- have been residing in the United States subsequent to a lawful admission for permanent residence for periods totaling 20 years or more and are over 50 years of age; or
- have a medically determinable physical or mental impairment, where the impairment affects the applicant's ability to learn English.
An applicant for naturalization must demonstrate a knowledge and understanding of the fundamentals of the history and of the principles and form of government of the United States. Applicants exempt from this requirement are those who, on the date of filing, have a medically determinable physical or mental impairment, where the impairment affects the applicant's ability to learn. Moreover, applicants who have been residing in the U.S. subsequent to a lawful admission for permanent residence for at least 20 years and are over the age of 65 will be afforded special consideration in satisfying this requirement.
United States Government And History Knowledge
Good Moral CharacterAn applicant must show that he or she has been a person of good moral character for the statutory period prior to filing for naturalization. USCIS is not limited to the statutory period in determining whether an applicant has established good moral character. An applicant is permanently barred from naturalization if he or she has been convicted of an aggravated felony as defined in section 101(a)(43) of the Immigration and Nationality Act on or after November 29, 1990. Additionally, an applicant cannot be found to be a person of good moral character if during the statutory period he or she:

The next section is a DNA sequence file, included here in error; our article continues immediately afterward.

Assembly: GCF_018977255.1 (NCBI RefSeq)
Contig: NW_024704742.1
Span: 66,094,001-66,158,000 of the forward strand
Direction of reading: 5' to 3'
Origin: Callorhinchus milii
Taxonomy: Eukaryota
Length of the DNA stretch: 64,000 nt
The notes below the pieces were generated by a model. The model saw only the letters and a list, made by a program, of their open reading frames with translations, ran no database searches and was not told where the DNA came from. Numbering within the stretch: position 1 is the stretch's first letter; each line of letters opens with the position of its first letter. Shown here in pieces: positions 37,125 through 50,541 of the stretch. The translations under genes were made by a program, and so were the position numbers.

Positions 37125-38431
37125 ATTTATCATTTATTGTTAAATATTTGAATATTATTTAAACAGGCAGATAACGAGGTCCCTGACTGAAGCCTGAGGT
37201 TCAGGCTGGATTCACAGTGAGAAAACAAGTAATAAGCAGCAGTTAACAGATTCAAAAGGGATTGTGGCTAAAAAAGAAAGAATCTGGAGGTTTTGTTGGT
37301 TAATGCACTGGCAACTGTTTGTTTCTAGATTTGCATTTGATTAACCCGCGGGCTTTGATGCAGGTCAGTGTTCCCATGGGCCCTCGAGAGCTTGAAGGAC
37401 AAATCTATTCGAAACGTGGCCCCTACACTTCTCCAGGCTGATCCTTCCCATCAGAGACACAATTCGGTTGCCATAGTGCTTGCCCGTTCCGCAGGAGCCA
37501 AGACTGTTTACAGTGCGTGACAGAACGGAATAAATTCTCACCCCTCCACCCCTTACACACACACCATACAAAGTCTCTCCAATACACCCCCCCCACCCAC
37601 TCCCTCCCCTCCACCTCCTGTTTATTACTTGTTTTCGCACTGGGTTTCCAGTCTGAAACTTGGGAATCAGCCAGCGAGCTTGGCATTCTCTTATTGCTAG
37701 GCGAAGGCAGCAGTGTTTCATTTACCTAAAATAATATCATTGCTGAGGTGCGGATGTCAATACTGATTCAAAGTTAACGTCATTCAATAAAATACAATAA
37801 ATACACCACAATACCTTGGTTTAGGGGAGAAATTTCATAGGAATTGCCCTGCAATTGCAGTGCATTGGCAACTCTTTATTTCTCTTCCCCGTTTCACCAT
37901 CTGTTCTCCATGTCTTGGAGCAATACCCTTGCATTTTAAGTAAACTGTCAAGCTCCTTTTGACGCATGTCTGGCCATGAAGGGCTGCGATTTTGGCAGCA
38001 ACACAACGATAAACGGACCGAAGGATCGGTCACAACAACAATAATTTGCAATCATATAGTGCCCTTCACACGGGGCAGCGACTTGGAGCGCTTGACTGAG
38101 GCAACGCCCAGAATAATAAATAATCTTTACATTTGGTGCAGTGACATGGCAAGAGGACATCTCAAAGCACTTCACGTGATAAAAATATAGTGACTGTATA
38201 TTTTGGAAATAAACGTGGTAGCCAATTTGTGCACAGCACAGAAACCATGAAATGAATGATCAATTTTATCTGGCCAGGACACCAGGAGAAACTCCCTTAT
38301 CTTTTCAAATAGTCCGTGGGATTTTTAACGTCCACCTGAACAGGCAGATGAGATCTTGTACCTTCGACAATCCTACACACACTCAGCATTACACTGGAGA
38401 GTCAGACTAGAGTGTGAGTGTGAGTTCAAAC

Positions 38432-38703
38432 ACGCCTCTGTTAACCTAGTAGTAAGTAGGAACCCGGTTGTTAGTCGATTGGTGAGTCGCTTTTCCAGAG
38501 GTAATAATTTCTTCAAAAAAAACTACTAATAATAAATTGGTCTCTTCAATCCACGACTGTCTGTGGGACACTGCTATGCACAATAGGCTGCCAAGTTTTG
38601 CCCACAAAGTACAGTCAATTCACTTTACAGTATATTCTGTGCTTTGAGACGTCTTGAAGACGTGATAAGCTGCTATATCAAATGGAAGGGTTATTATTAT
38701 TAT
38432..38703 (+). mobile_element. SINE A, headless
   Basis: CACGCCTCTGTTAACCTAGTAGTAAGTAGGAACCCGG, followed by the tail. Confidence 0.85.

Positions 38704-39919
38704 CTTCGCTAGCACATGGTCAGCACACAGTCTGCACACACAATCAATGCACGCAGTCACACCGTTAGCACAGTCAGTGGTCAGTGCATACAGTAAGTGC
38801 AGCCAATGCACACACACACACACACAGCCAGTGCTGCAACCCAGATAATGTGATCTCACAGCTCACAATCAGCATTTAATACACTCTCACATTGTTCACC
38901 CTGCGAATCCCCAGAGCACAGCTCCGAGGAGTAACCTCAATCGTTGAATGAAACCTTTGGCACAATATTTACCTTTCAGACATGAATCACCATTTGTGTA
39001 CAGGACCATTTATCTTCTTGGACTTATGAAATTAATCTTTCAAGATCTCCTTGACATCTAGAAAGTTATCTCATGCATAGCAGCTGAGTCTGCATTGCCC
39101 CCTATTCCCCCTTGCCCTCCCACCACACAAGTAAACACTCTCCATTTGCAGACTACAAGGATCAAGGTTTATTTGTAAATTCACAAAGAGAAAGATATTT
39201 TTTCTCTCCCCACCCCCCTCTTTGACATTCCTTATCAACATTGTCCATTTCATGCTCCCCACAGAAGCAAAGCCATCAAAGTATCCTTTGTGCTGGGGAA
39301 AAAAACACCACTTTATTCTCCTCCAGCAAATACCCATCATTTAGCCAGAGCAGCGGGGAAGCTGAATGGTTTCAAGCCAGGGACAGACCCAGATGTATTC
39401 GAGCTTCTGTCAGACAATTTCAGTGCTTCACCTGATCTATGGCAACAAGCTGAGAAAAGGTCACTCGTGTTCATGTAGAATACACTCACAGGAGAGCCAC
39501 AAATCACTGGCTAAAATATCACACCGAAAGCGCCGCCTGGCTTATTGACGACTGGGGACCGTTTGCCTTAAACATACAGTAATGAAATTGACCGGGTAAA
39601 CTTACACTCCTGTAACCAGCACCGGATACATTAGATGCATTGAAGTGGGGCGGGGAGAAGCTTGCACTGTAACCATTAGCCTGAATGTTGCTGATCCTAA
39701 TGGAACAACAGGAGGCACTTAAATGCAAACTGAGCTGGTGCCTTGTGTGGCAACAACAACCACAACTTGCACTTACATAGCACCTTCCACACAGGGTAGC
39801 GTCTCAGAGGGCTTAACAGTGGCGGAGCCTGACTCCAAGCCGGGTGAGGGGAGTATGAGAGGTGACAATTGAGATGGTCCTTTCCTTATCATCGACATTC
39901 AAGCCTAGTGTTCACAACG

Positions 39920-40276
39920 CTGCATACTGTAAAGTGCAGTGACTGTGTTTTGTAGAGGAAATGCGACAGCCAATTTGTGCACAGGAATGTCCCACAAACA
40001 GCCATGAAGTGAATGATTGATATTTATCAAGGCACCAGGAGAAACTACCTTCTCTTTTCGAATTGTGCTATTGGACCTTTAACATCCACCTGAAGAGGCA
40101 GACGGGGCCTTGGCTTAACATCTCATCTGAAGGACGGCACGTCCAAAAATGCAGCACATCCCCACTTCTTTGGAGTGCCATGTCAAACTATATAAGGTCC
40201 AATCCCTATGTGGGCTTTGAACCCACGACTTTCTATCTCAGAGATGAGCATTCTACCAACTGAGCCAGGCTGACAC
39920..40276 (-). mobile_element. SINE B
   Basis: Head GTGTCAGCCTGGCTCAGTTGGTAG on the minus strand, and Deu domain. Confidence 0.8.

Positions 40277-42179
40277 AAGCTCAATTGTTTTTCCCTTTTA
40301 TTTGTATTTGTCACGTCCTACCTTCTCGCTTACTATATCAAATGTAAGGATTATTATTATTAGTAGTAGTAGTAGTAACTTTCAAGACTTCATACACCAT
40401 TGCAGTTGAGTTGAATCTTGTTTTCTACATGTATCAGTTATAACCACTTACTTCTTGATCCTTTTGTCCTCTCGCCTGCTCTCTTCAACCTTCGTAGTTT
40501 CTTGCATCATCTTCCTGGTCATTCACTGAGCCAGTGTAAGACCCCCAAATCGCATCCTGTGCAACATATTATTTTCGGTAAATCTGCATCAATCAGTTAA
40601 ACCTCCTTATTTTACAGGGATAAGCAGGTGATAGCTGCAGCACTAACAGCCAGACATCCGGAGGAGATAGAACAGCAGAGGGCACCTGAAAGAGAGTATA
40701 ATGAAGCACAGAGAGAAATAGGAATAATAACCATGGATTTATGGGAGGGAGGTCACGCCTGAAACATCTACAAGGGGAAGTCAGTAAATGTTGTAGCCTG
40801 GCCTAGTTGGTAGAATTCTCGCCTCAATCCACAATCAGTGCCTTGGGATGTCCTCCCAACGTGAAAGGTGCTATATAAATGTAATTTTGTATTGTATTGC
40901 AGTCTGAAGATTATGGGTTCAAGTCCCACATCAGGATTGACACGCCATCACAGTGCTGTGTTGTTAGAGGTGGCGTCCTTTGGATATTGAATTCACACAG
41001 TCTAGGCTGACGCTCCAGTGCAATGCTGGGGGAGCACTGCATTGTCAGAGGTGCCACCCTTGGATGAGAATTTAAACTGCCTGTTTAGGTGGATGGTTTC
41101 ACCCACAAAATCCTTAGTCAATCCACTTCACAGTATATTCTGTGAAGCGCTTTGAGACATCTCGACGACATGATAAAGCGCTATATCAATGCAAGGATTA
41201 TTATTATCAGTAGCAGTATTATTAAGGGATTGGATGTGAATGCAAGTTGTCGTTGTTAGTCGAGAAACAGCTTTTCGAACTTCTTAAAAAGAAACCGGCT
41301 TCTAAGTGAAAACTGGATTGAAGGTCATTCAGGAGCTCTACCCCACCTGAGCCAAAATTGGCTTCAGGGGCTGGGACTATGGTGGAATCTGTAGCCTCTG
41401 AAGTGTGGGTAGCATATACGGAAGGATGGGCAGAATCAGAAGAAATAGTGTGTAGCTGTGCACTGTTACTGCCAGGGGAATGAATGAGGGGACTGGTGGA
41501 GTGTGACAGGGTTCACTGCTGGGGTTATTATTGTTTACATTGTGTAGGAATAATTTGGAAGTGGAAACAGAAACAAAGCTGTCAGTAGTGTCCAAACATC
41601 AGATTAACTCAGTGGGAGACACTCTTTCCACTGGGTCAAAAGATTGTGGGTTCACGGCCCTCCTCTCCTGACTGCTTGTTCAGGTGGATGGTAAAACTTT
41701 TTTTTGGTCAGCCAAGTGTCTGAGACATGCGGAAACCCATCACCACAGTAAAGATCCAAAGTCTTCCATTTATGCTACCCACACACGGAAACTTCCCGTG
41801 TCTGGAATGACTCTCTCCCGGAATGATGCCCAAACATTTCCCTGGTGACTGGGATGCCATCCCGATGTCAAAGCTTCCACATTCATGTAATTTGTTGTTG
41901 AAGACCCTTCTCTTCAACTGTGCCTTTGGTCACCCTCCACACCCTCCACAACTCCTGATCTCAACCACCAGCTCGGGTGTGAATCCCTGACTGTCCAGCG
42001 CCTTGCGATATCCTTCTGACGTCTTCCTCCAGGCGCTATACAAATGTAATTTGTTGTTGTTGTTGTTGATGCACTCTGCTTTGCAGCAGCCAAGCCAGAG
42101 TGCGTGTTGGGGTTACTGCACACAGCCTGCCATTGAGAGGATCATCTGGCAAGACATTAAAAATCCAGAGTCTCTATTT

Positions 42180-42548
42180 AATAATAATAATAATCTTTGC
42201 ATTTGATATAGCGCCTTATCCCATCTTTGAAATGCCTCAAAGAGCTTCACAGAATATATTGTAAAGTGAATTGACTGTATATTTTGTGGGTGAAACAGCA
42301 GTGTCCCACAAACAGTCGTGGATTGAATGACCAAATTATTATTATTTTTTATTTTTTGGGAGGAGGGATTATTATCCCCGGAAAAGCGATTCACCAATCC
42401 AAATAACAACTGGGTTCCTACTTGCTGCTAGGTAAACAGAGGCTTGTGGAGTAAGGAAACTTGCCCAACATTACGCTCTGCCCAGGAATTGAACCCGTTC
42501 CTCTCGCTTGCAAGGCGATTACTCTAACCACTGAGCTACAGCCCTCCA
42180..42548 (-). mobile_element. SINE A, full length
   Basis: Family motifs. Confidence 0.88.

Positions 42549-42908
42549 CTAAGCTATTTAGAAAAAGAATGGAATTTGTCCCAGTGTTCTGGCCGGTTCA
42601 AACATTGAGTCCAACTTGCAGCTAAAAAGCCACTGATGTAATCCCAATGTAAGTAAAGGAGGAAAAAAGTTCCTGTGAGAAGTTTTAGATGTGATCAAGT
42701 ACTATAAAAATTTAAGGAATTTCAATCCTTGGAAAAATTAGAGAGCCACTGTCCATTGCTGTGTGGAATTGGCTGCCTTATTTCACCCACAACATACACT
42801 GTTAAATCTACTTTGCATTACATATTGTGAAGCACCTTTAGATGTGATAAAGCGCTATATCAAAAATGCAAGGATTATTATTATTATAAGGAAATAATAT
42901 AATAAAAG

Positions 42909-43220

- has committed and been convicted of one or more crimes involving moral turpitude;
- has committed and been convicted of 2 or more offenses for which the total sentence imposed was 5 years or more;
- has committed and been convicted of any controlled substance law, except for a single offense of simple possession of 30 grams or less of marijuana;
- has been confined to a penal institution during the statutory period, as a result of a conviction, for an aggregate period of 180 days or more;
- has committed and been convicted of two or more gambling offenses;
- is or has earned his or her principal income from illegal gambling;
- is or has been involved in prostitution or commercialized vice;
- is or has been involved in smuggling illegal aliens into the United States;
- is or has been a habitual drunkard;
- is practicing or has practiced polygamy;
- has willfully failed or refused to support dependents;
- has given false testimony, under oath, in order to receive a benefit under; the Immigration and Nationality Act.
It is important to note that persons with a criminal history who apply for citizenship may find themselves in removal (deportation) proceedings, in addition to having their citizenship denied. No one who has ever been arrested, even if they do not think they have a conviction, should ever apply for citizenship without speaking to an immigration attorney. Diaz Shafer, P.A. can evaluate your criminal history and determine if that criminal history makes you ineligible for naturalization or creates a risk of removal or deportation.